By Sreeraj Ghosh, L.B. Jha & Co. Chartered Accountants
Banks and financial institutions have been experiencing difficulties in recovery of dues from their Non-Performing Assets (NPAs) and enforcement of securities charged with them because of protracted legal hassles. For this reason, "The Recovery of Debt Dues to Banks and Financial Institutions Act, 1993" was enacted to facilitate faster recovery from NPAs. Subsequently, Debt Recovery Tribunals (DRTs) were established for dealing exclusively with debt recovery applications of banks and financial institutions. Debt Recovery Appellate Tribunals (DRATs) were also established and have now been functioning for more than a decade.
By Melina Karaolia, M. Eliades & Partners LLC
In a euro-crisis reality, when clients don't pay their dues, it means business and cash flow shrinks even further. Debt collection in Cyprus is definitely a challenging task. The process is usually initiated with a notice to the debtor. If there is no response, a claim is filed to the District Court that has jurisdiction. The claim is served upon the debtor who then has ten days in which to file an appearance before the Court.
By Seiichi Yoshikawa, Koga & Partners
In Japan, the debt collection process is normally started by an attorney sending an official letter of demand for payment to the debtor. If this letter turns out to be unsuccessful, the creditor commences legal action.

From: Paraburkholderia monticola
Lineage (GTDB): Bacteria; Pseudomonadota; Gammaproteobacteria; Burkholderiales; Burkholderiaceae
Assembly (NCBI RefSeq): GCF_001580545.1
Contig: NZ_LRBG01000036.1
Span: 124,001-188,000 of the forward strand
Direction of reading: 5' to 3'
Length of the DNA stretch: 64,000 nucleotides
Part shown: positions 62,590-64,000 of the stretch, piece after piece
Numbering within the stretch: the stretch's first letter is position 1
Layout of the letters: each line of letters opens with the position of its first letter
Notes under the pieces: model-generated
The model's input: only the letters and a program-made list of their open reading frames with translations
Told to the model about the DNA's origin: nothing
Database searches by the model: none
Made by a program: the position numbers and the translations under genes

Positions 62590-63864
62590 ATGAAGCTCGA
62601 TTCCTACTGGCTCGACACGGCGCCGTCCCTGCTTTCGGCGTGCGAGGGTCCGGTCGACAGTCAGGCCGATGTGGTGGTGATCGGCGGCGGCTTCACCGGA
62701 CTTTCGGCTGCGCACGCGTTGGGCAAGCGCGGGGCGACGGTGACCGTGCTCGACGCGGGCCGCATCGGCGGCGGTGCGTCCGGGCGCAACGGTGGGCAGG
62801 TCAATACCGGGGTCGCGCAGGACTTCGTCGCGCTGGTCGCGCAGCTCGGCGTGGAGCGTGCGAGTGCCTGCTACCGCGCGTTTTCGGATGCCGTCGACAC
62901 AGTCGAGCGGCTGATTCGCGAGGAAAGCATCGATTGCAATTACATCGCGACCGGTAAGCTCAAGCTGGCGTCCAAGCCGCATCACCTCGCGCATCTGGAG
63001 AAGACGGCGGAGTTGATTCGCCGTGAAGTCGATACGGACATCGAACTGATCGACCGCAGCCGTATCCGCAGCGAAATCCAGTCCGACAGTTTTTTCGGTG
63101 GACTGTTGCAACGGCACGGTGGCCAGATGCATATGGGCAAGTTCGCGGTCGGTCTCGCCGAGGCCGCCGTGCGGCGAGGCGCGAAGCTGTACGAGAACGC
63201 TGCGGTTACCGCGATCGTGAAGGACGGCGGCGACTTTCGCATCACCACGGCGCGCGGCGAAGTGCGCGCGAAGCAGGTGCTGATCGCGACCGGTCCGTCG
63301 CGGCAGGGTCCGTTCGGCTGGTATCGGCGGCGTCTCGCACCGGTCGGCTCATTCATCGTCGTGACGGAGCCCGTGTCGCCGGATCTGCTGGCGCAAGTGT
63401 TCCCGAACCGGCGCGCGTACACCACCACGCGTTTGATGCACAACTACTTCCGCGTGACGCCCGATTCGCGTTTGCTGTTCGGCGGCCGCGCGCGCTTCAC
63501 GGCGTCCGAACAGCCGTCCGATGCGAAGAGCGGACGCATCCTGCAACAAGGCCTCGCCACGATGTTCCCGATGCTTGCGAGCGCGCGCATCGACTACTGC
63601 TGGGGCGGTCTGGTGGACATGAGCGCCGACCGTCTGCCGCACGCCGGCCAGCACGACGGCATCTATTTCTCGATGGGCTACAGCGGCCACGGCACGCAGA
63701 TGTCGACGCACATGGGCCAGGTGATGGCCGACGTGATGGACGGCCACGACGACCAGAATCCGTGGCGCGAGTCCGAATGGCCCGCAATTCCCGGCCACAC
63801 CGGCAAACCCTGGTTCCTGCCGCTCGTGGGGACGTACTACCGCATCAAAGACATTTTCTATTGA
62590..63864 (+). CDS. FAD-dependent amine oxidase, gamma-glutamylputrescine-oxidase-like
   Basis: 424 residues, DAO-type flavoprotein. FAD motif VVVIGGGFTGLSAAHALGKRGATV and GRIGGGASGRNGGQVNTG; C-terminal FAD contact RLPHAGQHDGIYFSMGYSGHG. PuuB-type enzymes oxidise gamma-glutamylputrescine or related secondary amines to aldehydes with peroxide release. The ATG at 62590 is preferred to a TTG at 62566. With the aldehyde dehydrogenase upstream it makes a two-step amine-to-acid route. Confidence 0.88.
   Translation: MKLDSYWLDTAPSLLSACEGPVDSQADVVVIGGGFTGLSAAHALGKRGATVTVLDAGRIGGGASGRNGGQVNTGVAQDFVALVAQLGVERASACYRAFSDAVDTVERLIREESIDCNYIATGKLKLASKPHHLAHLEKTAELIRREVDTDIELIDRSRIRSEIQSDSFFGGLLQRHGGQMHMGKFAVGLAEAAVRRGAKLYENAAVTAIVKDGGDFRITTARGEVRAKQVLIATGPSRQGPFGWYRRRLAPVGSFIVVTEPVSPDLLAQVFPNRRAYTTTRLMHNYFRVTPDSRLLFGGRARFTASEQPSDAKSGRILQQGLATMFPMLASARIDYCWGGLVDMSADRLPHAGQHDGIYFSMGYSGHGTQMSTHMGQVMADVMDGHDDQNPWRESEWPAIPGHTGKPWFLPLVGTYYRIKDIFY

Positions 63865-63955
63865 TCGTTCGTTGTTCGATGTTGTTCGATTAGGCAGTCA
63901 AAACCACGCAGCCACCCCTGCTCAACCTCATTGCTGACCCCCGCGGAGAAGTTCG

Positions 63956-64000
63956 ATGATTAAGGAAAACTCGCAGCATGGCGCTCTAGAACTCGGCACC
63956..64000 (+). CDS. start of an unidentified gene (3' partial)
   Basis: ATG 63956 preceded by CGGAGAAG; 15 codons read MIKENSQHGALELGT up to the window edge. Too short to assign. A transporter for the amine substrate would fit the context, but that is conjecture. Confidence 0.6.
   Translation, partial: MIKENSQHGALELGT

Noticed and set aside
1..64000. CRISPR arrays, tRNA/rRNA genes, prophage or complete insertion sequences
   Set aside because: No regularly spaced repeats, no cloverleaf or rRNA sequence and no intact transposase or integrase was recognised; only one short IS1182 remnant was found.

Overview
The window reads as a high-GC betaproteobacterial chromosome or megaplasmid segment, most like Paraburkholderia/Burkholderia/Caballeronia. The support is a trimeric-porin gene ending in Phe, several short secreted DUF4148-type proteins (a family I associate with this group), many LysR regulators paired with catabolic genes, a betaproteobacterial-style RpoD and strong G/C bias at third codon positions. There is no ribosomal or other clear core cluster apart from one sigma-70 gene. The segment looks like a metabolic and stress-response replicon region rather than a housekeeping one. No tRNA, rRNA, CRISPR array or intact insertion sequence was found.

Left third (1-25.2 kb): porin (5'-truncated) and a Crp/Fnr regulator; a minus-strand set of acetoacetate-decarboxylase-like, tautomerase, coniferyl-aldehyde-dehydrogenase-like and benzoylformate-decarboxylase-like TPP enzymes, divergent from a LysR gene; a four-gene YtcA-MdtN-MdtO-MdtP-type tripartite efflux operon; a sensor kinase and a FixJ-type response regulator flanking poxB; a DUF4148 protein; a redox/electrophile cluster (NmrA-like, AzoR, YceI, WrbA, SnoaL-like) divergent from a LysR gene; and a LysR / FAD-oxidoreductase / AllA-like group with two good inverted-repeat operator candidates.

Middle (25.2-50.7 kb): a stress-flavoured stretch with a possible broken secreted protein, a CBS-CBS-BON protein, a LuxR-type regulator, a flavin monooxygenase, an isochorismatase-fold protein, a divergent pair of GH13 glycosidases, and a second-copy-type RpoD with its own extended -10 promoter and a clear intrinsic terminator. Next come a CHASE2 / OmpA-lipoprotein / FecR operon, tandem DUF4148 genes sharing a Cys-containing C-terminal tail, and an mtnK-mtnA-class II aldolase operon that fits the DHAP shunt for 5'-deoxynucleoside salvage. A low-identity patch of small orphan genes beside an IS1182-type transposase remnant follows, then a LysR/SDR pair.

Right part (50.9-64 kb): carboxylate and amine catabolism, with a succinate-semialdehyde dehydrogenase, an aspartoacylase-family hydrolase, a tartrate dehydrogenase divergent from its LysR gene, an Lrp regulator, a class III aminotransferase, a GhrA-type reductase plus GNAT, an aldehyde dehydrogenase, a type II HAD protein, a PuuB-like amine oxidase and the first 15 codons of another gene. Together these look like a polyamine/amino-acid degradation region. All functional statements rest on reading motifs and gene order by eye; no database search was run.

By Ralph A. Dengler and Luis J. Diaz, Gibbons
D'Artagnan Trademarks LLC, ("DT") recently sued the Saul Zaentz Company ("SZ") in the District of New Jersey regarding the trademark ROHAN. In December 2011, DT filed a trademark application for ROHAN in connection with the sale of poultry, namely, duck. The PTO approved the application and SZ opposed its registration when it published for opposition in late March. SZ alleged that it has exclusive rights to certain trademarks (the "Marks") derived from the trilogy of books known as "The Lord of the Rings," by J.R.R. Tolkien. Readers might recall that in the books, "Rohan" is a fictional realm within the fantasy world of the stories. SZ alleges it owns federal trademark registrations for ROHAN, RIDERS OF ROHAN and ROHAN NUTRITION, relating to animal feed and feed supplements for horses, plastic figurines for use with table top hobby battle games, and website services about computer games. SZ has a number of licensees using these marks.
Currently only the paper edition of the EU Gazette has legal effect. Effective 1 July 2013, only the online version will be legally binding. This binding change was published on 14 March 2013 in the paper edition. As Council Directive No. 216/2013, the Official Gazette of the European Union announced its own paper-based end. Instead the electronic version on the EUR-Lex website will become binding this summer. It is available under http://eur-lex.europa.eu. Access to EUR-Lex is free of charge and no registration is required. The Publications Office of the European Unit is responsible for administration.